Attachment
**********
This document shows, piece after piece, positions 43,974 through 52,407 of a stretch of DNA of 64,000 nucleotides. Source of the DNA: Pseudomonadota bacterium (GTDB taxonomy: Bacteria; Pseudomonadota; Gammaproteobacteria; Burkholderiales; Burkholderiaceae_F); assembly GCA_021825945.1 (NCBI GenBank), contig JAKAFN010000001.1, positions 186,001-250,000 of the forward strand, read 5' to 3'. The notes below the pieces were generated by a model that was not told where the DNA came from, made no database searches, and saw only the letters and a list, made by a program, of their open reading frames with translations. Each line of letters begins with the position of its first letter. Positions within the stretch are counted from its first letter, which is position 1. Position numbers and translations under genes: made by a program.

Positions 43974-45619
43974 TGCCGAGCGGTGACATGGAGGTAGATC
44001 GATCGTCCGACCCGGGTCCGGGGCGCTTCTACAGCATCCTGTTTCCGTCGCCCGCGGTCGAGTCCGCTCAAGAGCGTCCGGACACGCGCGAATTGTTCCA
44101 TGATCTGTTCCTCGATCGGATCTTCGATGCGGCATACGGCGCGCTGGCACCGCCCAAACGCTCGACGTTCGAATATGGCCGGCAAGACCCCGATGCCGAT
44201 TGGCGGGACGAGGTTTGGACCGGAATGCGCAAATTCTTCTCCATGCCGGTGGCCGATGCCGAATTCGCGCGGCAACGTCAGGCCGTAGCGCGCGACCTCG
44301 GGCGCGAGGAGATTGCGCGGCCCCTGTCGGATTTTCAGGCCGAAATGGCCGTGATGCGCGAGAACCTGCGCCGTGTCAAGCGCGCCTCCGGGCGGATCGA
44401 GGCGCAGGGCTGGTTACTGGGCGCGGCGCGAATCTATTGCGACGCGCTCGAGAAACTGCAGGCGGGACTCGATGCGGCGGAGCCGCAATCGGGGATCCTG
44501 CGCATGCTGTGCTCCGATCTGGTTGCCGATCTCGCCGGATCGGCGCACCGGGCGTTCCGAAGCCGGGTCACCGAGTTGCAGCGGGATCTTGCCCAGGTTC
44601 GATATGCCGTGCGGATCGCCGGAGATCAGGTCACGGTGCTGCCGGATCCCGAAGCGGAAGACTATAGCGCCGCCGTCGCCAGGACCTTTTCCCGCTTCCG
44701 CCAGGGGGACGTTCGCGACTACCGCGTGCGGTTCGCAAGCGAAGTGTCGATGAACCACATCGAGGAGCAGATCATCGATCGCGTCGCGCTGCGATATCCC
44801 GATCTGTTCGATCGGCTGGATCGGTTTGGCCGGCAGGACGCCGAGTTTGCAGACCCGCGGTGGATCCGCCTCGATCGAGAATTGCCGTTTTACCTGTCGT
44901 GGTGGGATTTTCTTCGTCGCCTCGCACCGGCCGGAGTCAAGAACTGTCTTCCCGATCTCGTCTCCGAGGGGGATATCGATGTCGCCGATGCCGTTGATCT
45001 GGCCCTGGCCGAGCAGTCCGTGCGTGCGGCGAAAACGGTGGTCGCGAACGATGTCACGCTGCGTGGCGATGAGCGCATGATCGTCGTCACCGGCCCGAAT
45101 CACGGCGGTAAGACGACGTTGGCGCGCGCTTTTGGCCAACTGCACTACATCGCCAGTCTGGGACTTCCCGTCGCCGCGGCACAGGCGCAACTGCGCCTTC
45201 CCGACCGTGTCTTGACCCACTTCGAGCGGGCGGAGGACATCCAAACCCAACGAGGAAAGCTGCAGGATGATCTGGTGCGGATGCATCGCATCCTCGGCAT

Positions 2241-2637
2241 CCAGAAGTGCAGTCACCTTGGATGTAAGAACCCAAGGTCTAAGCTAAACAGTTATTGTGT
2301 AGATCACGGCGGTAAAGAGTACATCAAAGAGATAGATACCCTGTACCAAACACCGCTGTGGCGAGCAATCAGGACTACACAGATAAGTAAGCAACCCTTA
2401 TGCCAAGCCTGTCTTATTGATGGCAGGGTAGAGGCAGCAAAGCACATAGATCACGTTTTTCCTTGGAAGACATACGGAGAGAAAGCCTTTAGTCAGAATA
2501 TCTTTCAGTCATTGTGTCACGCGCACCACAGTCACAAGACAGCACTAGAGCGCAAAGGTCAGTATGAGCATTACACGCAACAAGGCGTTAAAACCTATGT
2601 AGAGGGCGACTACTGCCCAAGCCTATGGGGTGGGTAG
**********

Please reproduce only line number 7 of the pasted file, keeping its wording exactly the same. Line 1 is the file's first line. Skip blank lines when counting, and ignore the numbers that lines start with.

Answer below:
44301 GGCGCGAGGAGATTGCGCGGCCCCTGTCGGATTTTCAGGCCGAAATGGCCGTGATGCGCGAGAACCTGCGCCGTGTCAAGCGCGCCTCCGGGCGGATCGA